the common first person room
For the Love of Baseball by Earl R. Nelson
Eddie was a master at Deerfield Academy, and also the hockey coach. He said he was looking for an assistant and wondered if I would be interested. I had never heard of Deerfield, and I was not interested in coaching or teaching. But he went on to say that the Headmaster, a Mr. Boyden, coached baseball, and that he too was looking for an assistant coach. With that my ears perked up, and I asked, “Are you sure?” My first love was baseball . . . Mr. Boyden called to invite me to interview with him in Deerfield right after New Year’s Day, 1928. When I arrived on campus, Mr. Boyden was headed to Boston, where he had an appointment with President Coolidge; he had me come along. I sat in the front seat with Jack, the chauffeur, while Mr. Boyden sat in the back and dictated to his secretary the entire trip. When we arrived, we took the secretary to the station and she took a train back to Deerfield, and while Mr. Boyden met with President Coolidge, Jack and I went to a movie and then he took me on a tour of Boston. My interview with Mr. Boyden took place during our return trip to Deerfield. We had talked for about 15 or 20 minutes when I noticed that Mr. Boyden’s eyes were closed and that his chin was resting on his chest . . . that was the end of my interview but I got the job.
I was assigned to a suite on the second floor of the new dormitory, where I was in charge of 10 or 12 boys. I also taught an algebra class, held one or two study periods, and assisted in the afternoons first with hockey, and in the spring, to my great pleasure, with baseball. I even helped Mrs. Boyden plant her garden, and did the weeding and whatever other chores she asked me to do. Every Sunday morning she invited the single masters for a wonderful breakfast before going to church. We never missed being at that Sunday morning breakfast. Between the hockey and baseball seasons, I accompanied the basketball team on its out-of-town trips. On one return trip, the bus skidded off the road and turned over—tearing all five doors off the side. I was seated in the back, over the gas tank, and my overcoat got soaked with gasoline. Although the engine caught fire, Mr. Boyden and I managed to get all of the boys out and check them for injuries. Amazingly, only one was hurt—and although his ear was nearly severed, it was a minor injury considering the circumstances. The next day Jack and I went back to the site of the accident to arrange for the bus to be repaired. When I saw how close we had come to disaster, I really got a chill . . . had we skidded off the other side of the road, we would have fallen into a river and all of us might have been killed.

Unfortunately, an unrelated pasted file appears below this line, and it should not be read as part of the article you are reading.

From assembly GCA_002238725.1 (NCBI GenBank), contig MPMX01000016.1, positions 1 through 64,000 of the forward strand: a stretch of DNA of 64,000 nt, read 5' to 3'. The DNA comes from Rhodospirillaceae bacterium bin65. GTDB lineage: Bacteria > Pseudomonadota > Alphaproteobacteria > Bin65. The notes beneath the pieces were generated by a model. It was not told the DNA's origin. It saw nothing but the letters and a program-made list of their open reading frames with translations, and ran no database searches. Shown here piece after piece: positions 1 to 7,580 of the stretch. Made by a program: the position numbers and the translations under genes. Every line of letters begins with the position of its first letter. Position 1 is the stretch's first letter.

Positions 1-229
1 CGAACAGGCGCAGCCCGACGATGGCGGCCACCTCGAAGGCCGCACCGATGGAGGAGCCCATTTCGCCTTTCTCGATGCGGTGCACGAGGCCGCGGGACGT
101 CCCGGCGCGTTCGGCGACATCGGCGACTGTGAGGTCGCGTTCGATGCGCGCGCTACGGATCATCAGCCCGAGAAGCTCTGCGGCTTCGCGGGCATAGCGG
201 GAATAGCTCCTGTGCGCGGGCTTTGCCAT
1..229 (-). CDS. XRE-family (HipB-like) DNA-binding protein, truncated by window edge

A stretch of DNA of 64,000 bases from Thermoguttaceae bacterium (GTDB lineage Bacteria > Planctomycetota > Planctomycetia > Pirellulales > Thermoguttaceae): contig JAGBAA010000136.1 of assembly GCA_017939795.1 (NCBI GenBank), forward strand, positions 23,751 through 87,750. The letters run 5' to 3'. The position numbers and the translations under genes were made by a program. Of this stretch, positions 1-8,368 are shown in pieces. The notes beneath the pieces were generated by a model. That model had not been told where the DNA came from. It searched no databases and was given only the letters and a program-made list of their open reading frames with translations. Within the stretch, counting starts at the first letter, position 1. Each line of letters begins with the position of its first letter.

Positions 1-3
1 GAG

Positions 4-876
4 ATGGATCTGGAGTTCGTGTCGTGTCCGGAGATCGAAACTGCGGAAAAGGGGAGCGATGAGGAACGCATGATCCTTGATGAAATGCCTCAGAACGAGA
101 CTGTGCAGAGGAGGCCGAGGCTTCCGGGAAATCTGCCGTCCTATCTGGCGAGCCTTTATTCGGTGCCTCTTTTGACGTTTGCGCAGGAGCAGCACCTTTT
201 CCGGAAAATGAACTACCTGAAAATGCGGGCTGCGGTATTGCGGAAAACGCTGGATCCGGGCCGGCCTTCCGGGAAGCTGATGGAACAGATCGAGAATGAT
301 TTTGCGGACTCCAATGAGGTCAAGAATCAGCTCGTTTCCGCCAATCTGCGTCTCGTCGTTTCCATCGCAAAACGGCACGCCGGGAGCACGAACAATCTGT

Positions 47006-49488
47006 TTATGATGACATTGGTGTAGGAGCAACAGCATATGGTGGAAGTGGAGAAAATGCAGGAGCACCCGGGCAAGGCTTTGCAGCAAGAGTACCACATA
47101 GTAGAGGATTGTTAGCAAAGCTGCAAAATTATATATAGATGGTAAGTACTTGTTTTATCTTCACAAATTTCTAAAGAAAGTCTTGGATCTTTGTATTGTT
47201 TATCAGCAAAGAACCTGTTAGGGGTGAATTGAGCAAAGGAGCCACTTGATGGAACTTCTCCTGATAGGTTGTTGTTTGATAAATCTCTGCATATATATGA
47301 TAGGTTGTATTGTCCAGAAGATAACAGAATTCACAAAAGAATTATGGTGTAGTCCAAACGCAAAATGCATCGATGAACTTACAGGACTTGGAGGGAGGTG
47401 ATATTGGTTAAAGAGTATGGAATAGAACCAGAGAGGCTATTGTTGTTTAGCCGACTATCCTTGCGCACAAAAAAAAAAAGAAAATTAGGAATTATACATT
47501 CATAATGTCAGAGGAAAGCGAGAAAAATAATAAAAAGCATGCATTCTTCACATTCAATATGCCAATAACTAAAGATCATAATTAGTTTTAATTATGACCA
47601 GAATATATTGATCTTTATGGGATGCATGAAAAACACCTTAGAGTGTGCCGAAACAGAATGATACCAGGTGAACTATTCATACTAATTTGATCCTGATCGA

Deerfield Academy Archives
It was a cold December day in 1927 when I ran into Eddie Switzer while sitting around an open fire, warming our feet after a good time of ice-skating in Aurora, Illinois. Eddie said to me, “Earl, you’re a darn good skater!” I thanked him but couldn’t return the compliment.
The alumni journal of Deerfield Academy